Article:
So you’re about to throw away your laptop…
WAIT! Before you toss that banged up laptop thats missing a few keys, has a broken LCD screen, and has some crusty residue splattered across the track pad why not repurpose it? Specifically why not repurpose into your own NAS server? Yes that’s right you can turn just about any old computer into a fully functional NAS.
To briefly explain what a NAS is for those just getting into the computing world, a NAS is a “Network Attached Storage”. Think of it simply as a physical cloud storage device on your network where you can save and retrieve files from a separate device. A NAS can help free up space on your phone, tablet, or computer by acting as a dedicated location to save your desired files.
Think of it this way : A NAS server is basically a computer. So let’s get started with my HP workbook that has obviously seen better days. I’ve been using this laptop for close to three years and it’s taken a beating as my work laptop. It’s now missing keys, some keys don’t work at all, and to top it off I dropped it from my workbench and broke the LCD screen. But through it all….the laptop itself still powers on so a tip of my hat to HP for making some pretty durable computers. If I plug an HDMI cable, keyboard, and mouse to the laptop I can in theory still use it as a desktop computer. However I already picked up a new workbook so I decided it was best to repurpose it.
The tutorial will be broken up into two parts. Part one : getting the computer physically ready, and part two : downloading the software and deploying your NAS in your network.
You will need:
- A computer: can be a laptop, desktop, single board computer, etc. The tutorial is for the most part universal. If you are using a computer that’s physically damaged ensure that your device can power on SAFELY
- Power Supply for your computer
- A secondary device (prefferably another computer) to later on use to access your NAS. You can skip this if you wish to configure your device directly . Just make sure you can connect a keyboard, mouse, and monitor to it.
- USB, HDD, SSD, or additional storage devices you would like to add. If you are going to be using the onboard storage that’s fine as well.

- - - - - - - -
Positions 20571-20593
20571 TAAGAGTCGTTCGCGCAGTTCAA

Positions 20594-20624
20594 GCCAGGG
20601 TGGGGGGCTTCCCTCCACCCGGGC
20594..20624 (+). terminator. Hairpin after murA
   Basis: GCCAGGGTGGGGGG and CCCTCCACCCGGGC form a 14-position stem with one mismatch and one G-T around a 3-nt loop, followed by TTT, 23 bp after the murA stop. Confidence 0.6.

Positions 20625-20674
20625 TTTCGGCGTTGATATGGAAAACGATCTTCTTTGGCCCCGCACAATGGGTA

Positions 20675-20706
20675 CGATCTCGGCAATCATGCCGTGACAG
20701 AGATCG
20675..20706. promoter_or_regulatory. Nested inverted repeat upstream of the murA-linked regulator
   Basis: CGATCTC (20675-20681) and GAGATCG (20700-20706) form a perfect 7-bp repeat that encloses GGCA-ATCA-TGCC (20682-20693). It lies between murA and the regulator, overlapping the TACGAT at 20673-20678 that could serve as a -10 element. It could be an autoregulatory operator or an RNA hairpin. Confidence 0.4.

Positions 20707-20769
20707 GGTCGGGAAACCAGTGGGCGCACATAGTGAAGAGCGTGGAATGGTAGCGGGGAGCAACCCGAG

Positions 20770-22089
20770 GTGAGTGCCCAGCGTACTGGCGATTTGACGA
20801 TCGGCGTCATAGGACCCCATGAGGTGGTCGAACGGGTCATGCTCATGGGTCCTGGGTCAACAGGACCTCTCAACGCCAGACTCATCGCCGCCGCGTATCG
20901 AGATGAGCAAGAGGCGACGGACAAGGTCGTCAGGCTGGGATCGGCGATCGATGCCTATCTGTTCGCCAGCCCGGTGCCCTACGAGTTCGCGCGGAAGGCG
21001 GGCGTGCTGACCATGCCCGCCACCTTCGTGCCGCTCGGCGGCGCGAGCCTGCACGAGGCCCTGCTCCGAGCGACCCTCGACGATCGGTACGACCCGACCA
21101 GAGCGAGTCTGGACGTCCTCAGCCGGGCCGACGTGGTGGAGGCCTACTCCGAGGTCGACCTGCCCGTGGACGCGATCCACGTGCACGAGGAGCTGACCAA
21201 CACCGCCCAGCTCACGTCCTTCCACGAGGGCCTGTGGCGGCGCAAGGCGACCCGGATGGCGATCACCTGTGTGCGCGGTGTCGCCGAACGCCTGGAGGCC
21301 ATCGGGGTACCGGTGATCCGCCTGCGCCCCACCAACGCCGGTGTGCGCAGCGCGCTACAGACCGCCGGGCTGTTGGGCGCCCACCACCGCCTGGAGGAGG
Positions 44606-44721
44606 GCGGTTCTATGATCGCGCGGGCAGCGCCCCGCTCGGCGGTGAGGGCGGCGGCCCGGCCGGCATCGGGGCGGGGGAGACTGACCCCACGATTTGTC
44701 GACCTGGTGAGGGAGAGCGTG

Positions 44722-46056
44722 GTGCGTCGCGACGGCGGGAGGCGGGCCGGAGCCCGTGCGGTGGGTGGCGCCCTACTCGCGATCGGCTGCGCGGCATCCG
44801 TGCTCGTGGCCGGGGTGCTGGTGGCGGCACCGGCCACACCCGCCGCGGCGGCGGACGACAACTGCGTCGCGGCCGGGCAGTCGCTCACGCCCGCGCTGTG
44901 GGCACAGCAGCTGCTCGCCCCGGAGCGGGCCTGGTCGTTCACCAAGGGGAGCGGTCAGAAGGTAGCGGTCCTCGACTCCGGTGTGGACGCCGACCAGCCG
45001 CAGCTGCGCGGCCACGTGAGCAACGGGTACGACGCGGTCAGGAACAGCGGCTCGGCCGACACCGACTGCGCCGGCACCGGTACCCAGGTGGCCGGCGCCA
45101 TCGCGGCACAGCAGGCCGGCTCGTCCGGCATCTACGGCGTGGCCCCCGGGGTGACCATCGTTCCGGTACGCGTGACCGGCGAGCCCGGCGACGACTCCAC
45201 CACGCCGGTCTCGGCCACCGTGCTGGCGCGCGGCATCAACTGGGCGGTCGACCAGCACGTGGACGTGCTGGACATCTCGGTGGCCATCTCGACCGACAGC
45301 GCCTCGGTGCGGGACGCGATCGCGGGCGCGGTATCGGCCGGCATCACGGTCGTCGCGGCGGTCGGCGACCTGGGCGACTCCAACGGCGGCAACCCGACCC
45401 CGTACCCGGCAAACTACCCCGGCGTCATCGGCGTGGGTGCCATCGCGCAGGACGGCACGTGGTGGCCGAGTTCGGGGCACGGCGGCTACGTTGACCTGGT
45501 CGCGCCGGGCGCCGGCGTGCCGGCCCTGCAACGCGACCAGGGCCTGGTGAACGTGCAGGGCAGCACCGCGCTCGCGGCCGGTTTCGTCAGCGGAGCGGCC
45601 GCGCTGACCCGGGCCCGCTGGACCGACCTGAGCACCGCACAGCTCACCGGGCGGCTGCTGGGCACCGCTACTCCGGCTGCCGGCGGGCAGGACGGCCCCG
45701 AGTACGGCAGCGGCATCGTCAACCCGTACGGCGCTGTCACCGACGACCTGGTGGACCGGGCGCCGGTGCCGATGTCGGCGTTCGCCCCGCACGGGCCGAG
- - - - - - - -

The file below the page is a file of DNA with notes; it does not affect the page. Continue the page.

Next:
Prepping Your Computer
I started out by doing a general overview of my laptop. Checking to see what I needed and what could be removed. Given that I did not need the keys, the mousepad and had no screen I decided to takt he laptop apart and removed the connections for the keyboard and mousepad. Also it was a good idea to remove these connections because I planned to make a new enclosure ad did not want these keys to be pressed by accident.
I also added a secondary 4GB of RAM for a total of 8GB which pairs nicely with the stock 128 GB SSD. Once I begin the software installation I will also add a 2TB of HDD as it’s main storage.
I wanted a simple inexpensive enclosure that would steer attention away from the obvious eye sore the laptop had become. So I used some spare particle board that was already laminated in black and some scrap metal I had left over after cutting some pieces off my Gaming Rig.
It’s not the prettiest enclosure but keep in mind NAS storage units are usually kept in closets or areas that cant be easily accessed. Its enough to keep the workbook safe and cool. The only thing I could of done different is probably cut out a hole to power it on……yes I built the enclosure with no way to access the power button so I have to disassemble it to power it on….
The next step is to actually get the software and configure the NAS to my home network. So stick around for the final chapter where we create a virtual machine running Rasbian Lite to act as the brains of the operation.
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